Saturday, June 22, 2024

“Hold,” by Curry J. Hackett and Gabriel Jean-Paul Soomar, is installed in Radcliffe Yard near Harvard Square. (Photo: Tom Meek)

Idyllic Radcliffe Yard on Brattle Street in Harvard Square hosts rotating art exhibits in the cozy, verdant nook known as the Susan S. and Kenneth L. Wallach Garden. You know, those perfectly formed mounds of sand and gravel, the stately, tiered wooden walkway or perhaps the picturesque, grassy green knolls with wispy reeds reaching skyward. The Harvard Radcliffe Institute has held a biennial competition within the Harvard community since 2012 to produce and deliver these public installations.

This year’s winner, “Hold,” by Graduate School of Design students Curry J. Hackett and Gabriel Jean-Paul Soomar debuted before commencement ceremonies: an abstract rendering of a slave ship’s cargo hold. It may just be the institute’s most provocative installation to date, as it stirs the painful legacy of slavery in America and, more pointedly, at Harvard.

The 30-foot, U-shaped structure of wood and translucent plexiglass represents the nave or “hold” of a ship where those forcefully abducted from their native land, put in chains and separated from their families existed for long stretches under inhumane conditions – relative darkness and little food or water – as they were harried across the ocean and into the shackles of plantation enslavement. The rising wall on the Garden Street side of the installation is an evocation of the ship’s sail that caught the wind and drove the vessel.

The open, interactive design invites visitors to step inside the “Hold” and interact with history and the ripples of injustice across decades and centuries. “Sometimes when I go there I see a ruin. Other times I go there and I see a common,” Hackett said over coffee, reflecting on his own interactions with the piece.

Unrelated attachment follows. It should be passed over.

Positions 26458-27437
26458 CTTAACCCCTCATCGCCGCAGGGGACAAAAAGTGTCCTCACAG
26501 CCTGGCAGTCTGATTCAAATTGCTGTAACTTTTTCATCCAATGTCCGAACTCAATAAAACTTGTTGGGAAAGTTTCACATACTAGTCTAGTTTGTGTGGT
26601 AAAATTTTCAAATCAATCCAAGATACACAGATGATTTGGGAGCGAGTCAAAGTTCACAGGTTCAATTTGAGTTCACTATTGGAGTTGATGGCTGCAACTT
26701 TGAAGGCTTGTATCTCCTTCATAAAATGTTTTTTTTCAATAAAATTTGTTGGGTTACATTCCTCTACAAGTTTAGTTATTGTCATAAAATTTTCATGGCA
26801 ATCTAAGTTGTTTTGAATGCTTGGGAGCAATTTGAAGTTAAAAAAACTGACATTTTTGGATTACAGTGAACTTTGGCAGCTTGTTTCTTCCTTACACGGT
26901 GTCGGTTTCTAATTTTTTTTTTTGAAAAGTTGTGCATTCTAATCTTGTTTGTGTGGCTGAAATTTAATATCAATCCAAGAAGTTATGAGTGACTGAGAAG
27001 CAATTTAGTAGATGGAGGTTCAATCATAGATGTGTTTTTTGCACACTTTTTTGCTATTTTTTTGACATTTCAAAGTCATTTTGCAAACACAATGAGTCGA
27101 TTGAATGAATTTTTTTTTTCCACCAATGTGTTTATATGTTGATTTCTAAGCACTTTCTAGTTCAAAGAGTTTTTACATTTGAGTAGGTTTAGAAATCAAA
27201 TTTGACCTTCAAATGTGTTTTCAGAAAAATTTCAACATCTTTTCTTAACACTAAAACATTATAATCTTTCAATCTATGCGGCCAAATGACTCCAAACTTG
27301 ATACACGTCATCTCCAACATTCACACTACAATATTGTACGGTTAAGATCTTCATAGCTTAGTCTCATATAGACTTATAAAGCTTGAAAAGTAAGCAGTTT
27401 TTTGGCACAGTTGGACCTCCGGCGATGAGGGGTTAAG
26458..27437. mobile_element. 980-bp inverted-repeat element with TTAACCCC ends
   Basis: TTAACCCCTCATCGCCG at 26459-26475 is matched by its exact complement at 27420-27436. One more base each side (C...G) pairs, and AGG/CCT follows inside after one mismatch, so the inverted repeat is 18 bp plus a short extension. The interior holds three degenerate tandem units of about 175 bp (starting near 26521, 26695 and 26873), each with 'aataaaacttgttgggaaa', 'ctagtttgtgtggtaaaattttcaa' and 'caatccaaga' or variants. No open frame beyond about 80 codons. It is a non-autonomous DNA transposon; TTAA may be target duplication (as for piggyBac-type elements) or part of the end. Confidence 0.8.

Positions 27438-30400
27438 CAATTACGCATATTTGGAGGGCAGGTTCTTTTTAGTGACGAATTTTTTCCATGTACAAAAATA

Curry J. Hackett, left, and Gabriel Jean-Paul Soomar at the May 15 opening event for “Hold.”  (Photo: Tom Meek)

Hackett and Soomar didn’t come together so much because of a Harvard connection, but because Soomar’s mentor at the University of Miami knew of Hackett, who had taught design at Howard University and the University of Tennessee. The inspiration for “Hold,” Soomar said, came as the two sought to create “an inviting safe place for Black and brown people and others marginalized who might not otherwise have such a space at Harvard.”

“We wanted to bring forth narratives and histories and create a conversation,” Soomar said.

A key conceptual bonding point for the two and the design were the writings of professor Katherine McKittrick, a prominent feminist and activist at Canada’s Queen’s University. Most specifically, her essay on “Plantation Futures” and the notion of enclosure and the walling off of Black peoples. The walls that enclose here go beyond the hull of the ship, as there are other barriers that sequester and separate, be they redlining, disproportionate incarceration or inequity in educational opportunity – the list is long. Additionally, the Radcliffe Institute, an interdisciplinary academic research center with a focus on issues of race and gender, invited applicants to propose topics and themes that might be related to “Harvard & the Legacy of Slavery” report released in 2022 during the tenure of president Lawrence Bacow.